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Ideas for job seekers

New Year's resolutions, those hopes we lay out for ourselves at the beginning of each year, are back in our collective consciousness. More often than not, these resolutions turn out to be an exercise in wishful thinking rather than goal setting and so they fall by the wayside before the month is out.

If you are a job seeker, I challenge you to break the mold of "wishful thinking" as a job search strategy and resolve to take specific, proactive steps to be a better candidate. While the job market is still lean, indicators are trending toward modest improvements this year. Striving to be the best candidate you can be is imperative to have a chance for the positions that become available in 2010.

What should you resolve to do? I asked career professionals from around the country what they would recommend. Many of them echoed what I believe to be essential strategies, and others offered novel ideas that can really set you apart in this job market. Committing to the following resolutions can improve your standing as a candidate.

Here are my ideas:

■ I resolve to be intentional about choosing which jobs to apply to by assessing my qualifications in comparison to the employers' needs.

■ I resolve to have a résumé that accurately reflects my abilities in context of the position to which I am applying.

From Andrea Dine, Brandeis University, Waltham, Mass.:

■ I resolve to contact two professionals who have helped me on my career path and thank them.

■ I resolve to conduct one informational interview a week for the next two months.

■ I resolve to network with one alumnus in my field of interest per week.

From Kelly Cuene, University of Wisconsin-Madison: I resolve to start a blog related to my industry and commit to posting on a regular schedule.

From Jennifer Browning Jacoby, Rollins College, Winter Park, Fla.:

■ I resolve to apply with targeted, well-written cover letters and avoid getting careless or lazy with my application documents.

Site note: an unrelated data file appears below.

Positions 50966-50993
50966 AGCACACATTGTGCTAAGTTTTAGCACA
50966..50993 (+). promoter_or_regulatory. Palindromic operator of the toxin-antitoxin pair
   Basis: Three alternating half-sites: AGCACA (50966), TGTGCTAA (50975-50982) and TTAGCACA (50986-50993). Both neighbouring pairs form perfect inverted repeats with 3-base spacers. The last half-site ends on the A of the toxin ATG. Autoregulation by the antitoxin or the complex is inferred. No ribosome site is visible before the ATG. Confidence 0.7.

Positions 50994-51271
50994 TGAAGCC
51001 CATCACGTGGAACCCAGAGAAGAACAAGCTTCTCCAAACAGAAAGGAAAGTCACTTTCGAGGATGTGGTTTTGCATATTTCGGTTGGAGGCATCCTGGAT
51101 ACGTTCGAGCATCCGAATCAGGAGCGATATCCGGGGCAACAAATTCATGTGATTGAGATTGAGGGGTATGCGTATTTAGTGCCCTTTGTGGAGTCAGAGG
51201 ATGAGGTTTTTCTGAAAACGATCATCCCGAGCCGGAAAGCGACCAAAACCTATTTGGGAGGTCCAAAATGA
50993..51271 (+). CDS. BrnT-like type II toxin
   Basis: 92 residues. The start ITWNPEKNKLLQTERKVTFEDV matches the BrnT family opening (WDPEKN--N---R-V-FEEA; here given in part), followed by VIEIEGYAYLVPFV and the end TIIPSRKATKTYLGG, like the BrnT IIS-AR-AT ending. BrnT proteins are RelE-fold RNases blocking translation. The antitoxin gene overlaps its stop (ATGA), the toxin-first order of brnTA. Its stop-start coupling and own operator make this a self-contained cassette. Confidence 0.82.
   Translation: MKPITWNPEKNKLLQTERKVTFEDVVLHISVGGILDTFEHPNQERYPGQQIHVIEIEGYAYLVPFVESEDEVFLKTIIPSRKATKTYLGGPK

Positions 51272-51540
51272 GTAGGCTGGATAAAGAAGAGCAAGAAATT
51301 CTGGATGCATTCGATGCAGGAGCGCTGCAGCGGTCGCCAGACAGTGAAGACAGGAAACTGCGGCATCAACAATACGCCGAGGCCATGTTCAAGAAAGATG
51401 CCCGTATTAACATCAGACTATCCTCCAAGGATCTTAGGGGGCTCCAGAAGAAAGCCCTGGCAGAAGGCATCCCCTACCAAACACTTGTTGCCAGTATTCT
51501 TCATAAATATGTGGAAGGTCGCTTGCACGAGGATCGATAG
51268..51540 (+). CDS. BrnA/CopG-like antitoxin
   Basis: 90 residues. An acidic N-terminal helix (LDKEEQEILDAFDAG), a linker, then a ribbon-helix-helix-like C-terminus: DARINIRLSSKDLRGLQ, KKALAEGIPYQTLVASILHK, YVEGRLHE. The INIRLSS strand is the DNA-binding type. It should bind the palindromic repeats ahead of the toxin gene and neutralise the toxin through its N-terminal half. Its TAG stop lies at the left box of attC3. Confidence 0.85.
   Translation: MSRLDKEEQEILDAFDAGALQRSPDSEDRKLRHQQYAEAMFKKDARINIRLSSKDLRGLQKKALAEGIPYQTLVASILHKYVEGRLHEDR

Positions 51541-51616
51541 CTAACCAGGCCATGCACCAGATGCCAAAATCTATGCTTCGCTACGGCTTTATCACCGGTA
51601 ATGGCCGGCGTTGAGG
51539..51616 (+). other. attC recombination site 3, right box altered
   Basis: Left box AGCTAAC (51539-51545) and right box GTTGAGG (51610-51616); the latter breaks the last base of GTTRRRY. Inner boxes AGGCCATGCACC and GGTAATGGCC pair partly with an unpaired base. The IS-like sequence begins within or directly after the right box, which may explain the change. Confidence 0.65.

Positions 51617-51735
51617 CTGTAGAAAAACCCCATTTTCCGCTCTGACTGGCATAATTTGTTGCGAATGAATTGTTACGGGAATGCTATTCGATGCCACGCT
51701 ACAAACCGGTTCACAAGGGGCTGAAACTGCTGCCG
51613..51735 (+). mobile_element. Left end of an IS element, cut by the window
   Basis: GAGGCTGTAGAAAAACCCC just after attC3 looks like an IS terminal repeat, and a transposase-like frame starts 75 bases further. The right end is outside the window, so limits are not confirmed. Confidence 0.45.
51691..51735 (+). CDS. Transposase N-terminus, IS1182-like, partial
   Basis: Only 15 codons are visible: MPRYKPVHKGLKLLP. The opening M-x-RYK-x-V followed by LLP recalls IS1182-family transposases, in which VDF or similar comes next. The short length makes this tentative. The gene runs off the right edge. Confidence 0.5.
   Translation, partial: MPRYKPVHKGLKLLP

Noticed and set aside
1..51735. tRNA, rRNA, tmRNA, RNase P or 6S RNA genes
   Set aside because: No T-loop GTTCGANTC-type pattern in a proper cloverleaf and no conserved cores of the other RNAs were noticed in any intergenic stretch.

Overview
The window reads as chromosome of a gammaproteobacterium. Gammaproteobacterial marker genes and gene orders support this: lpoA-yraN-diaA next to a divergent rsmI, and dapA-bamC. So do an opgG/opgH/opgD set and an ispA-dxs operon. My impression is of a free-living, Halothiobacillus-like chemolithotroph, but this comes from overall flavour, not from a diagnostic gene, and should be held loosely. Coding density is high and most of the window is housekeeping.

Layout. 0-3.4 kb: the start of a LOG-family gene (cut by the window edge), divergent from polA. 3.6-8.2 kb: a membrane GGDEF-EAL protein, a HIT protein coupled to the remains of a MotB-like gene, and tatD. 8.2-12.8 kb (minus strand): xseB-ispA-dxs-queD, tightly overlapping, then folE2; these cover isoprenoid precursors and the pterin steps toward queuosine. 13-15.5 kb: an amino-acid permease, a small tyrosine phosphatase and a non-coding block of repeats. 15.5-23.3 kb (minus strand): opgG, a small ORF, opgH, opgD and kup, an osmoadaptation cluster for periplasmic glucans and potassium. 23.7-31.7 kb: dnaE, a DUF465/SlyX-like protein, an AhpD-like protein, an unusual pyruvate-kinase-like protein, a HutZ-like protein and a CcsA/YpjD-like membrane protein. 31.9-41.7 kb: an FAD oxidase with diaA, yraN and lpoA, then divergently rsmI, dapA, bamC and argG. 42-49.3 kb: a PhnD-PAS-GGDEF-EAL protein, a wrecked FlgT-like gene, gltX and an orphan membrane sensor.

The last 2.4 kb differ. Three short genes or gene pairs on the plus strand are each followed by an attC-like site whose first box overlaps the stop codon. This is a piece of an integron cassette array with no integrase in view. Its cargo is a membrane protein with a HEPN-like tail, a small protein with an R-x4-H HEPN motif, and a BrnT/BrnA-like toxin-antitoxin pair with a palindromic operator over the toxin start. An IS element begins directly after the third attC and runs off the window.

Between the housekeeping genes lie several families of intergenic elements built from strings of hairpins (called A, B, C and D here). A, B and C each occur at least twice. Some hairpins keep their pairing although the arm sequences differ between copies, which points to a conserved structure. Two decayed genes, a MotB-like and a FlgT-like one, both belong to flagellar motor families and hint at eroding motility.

■ I resolve to be open-minded to unique and unexpected job opportunities that may come my way.

From Samara Kuhn, Duke University, Durham, N.C.:

■ I resolve to write thank-you notes for my contacts and job interviews, even when they don't turn out the way I hoped.

■ I resolve to ask for feedback from interviewers if I don't get the job so I can improve going forward.

■ I resolve to separate my job search outcomes from my personal worth.

These resolutions highlight three overall points. First, finding a worthwhile job opportunity in a scarce job market requires that you look beyond the job boards. Networking is essential to an effective job search.

Second, searching and applying for positions must be focused and well-executed. Recruiters are sifting through mountains of applications to find quality candidates to interview. Applying with insightful cover letters and well articulated résumés is the only way to give yourself a chance for your application to rise to the top.

Finally, following through is vital. Employers want to know you take their position and your application seriously. Thank-you notes and getting feedback demonstrates your determination.

I wish you all the best this year with your job search. May 2010 provide you with quality positions to apply to and may you achieve success with receiving a promising offer.

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